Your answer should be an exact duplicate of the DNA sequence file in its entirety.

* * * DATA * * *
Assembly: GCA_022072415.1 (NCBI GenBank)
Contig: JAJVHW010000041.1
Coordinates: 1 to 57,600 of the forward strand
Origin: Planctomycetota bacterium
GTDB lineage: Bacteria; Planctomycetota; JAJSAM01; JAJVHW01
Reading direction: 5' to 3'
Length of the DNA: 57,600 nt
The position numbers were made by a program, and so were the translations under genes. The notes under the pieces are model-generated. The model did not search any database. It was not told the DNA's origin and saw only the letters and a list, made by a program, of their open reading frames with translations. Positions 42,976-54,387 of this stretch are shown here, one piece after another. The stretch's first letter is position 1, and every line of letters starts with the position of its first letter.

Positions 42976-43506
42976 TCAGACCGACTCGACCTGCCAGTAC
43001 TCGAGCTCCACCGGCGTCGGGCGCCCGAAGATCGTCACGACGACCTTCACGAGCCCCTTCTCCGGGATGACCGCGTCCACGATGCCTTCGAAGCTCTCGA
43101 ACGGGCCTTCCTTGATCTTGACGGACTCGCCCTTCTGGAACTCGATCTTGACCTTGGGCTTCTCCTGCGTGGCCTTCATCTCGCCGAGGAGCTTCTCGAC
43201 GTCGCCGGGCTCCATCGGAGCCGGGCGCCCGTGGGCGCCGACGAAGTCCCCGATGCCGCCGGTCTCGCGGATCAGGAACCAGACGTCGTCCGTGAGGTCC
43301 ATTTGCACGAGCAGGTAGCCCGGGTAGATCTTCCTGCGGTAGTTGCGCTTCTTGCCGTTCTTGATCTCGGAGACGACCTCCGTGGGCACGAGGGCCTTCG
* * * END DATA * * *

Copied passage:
Assembly: GCA_022072415.1 (NCBI GenBank)
Contig: JAJVHW010000041.1
Coordinates: 1 to 57,600 of the forward strand
Origin: Planctomycetota bacterium
GTDB lineage: Bacteria; Planctomycetota; JAJSAM01; JAJVHW01
Reading direction: 5' to 3'
Length of the DNA: 57,600 nt
The position numbers were made by a program, and so were the translations under genes. The notes under the pieces are model-generated. The model did not search any database. It was not told the DNA's origin and saw only the letters and a list, made by a program, of their open reading frames with translations. Positions 42,976-54,387 of this stretch are shown here, one piece after another. The stretch's first letter is position 1, and every line of letters starts with the position of its first letter.

Positions 42976-43506
42976 TCAGACCGACTCGACCTGCCAGTAC
43001 TCGAGCTCCACCGGCGTCGGGCGCCCGAAGATCGTCACGACGACCTTCACGAGCCCCTTCTCCGGGATGACCGCGTCCACGATGCCTTCGAAGCTCTCGA
43101 ACGGGCCTTCCTTGATCTTGACGGACTCGCCCTTCTGGAACTCGATCTTGACCTTGGGCTTCTCCTGCGTGGCCTTCATCTCGCCGAGGAGCTTCTCGAC
43201 GTCGCCGGGCTCCATCGGAGCCGGGCGCCCGTGGGCGCCGACGAAGTCCCCGATGCCGCCGGTCTCGCGGATCAGGAACCAGACGTCGTCCGTGAGGTCC
43301 ATTTGCACGAGCAGGTAGCCCGGGTAGATCTTCCTGCGGTAGTTGCGCTTCTTGCCGTTCTTGATCTCGGAGACGACCTCCGTGGGCACGAGGGCCTTCG